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O’Connor Questions Attendance at State of the Union
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In a wide-ranging discussion with reporters and students at New York Law School, retired Supreme Court Justice Sandra Day O’Connor said fewer justices are likely to attend State of the Union addresses in the future.

“It is not much fun to go because you put on a black robe and march in and you’re seated in the front row,” O’Connor told the Associated Press. “(You) put your hands in your lap and have no expression on your face throughout the proceedings. You can clap when the president comes in and when he leaves and that’s it. It’s very awkward.”

She noted that Justice John Paul Stevens hasn’t attended a State of the Union in years and that Justice Clarence Thomas rarely goes. The issue of Supreme Court justices attending the annual address came to the forefront earlier this year following President Obama’s State of the Union.

  
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After Obama criticized a Supreme Court decision that dealt with corporate campaign financing, Justice Samuel Alito could be seen shaking his head and saying “not true.”

“You might see a diminution in numbers,” O’Connor said. “It’s always been uncomfortable. There were always people who thought, ‘God, do we have to go? Let’s don’t.’ So it’s been kind of a struggle to get them there anyway.”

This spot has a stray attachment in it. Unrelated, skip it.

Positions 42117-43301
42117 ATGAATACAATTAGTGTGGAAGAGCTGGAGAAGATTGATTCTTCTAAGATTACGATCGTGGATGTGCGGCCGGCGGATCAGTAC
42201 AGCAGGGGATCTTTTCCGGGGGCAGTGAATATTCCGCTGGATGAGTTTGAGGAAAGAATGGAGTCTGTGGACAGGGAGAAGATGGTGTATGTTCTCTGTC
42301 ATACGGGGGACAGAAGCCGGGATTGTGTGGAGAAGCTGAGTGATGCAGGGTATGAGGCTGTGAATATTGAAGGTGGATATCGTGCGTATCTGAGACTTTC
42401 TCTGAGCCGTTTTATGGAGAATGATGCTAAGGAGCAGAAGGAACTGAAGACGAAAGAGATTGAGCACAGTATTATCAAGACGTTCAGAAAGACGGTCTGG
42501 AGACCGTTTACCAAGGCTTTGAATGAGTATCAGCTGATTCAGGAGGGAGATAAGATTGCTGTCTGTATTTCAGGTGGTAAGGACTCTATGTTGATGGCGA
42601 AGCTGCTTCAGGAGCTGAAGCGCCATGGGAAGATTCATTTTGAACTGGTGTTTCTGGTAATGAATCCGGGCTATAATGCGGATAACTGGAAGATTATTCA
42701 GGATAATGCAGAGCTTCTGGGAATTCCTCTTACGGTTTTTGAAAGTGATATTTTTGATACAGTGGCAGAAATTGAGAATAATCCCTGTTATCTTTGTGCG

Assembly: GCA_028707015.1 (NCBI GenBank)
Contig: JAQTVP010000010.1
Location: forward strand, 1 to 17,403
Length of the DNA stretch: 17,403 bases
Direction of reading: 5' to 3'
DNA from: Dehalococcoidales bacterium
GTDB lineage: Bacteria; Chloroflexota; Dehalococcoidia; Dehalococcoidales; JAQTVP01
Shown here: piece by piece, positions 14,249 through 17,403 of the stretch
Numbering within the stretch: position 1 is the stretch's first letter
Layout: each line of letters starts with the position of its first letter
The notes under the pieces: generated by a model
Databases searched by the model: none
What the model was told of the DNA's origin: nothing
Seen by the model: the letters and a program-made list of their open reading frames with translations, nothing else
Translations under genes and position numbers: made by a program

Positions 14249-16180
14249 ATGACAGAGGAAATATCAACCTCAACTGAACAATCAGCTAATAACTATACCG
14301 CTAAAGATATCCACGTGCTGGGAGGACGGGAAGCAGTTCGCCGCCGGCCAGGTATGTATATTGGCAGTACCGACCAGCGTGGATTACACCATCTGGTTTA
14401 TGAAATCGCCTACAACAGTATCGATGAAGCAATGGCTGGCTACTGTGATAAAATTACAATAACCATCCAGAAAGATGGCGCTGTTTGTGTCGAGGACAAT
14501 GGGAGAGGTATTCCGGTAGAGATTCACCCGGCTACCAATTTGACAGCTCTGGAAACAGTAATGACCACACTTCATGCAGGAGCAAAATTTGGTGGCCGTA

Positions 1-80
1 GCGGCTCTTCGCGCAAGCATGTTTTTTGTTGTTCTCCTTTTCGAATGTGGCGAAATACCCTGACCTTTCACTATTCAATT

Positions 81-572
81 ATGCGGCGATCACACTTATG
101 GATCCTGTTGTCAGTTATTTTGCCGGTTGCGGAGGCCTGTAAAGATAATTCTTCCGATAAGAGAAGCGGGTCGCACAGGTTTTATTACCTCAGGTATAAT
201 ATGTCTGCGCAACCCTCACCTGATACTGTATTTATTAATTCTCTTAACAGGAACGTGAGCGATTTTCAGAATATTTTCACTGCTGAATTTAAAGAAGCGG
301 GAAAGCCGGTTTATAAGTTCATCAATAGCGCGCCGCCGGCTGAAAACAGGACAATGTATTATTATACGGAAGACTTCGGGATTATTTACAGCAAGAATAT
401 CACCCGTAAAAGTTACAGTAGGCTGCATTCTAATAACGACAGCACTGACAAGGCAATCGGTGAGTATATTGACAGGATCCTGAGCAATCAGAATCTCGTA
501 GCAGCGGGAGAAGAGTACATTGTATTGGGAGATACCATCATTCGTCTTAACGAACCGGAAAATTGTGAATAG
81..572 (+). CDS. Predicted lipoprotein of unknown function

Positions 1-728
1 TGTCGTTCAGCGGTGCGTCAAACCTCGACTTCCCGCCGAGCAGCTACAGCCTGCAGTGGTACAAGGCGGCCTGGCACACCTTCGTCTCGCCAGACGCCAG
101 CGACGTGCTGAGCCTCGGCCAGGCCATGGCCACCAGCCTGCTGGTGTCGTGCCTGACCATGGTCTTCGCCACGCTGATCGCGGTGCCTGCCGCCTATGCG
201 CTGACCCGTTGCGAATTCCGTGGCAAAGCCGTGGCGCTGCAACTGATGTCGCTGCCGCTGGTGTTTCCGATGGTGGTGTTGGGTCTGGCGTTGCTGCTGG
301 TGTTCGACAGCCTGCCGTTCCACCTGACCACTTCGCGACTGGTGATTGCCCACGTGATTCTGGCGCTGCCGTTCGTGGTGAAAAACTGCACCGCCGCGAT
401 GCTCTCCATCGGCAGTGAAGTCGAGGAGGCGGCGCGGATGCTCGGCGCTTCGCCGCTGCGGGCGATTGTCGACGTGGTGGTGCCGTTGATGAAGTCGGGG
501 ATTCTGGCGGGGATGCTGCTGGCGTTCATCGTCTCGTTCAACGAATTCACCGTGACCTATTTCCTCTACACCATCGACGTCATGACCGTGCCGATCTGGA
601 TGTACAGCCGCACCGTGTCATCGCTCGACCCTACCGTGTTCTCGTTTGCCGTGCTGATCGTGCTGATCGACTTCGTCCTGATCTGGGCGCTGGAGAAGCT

Earlier this month, Chief Justice John Roberts also questioned attendance by members of the high court. He called Obama’s criticism “very troubling” and said that State of the Union addresses have “degenerated into a political pep rally.”

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Among other topics touched on by O’Connor, who served 25 years on the Supreme Court before retiring in 2006, included diversity on the court.  She said it should be more inclusive of women, non-judges and Protestants.

“I think that religion should not be the basis for an appointment, but if that were the case, one would expect somewhere in the nine to see a Protestant or two,” she said. “You’ll probably see someone eventually.”





 

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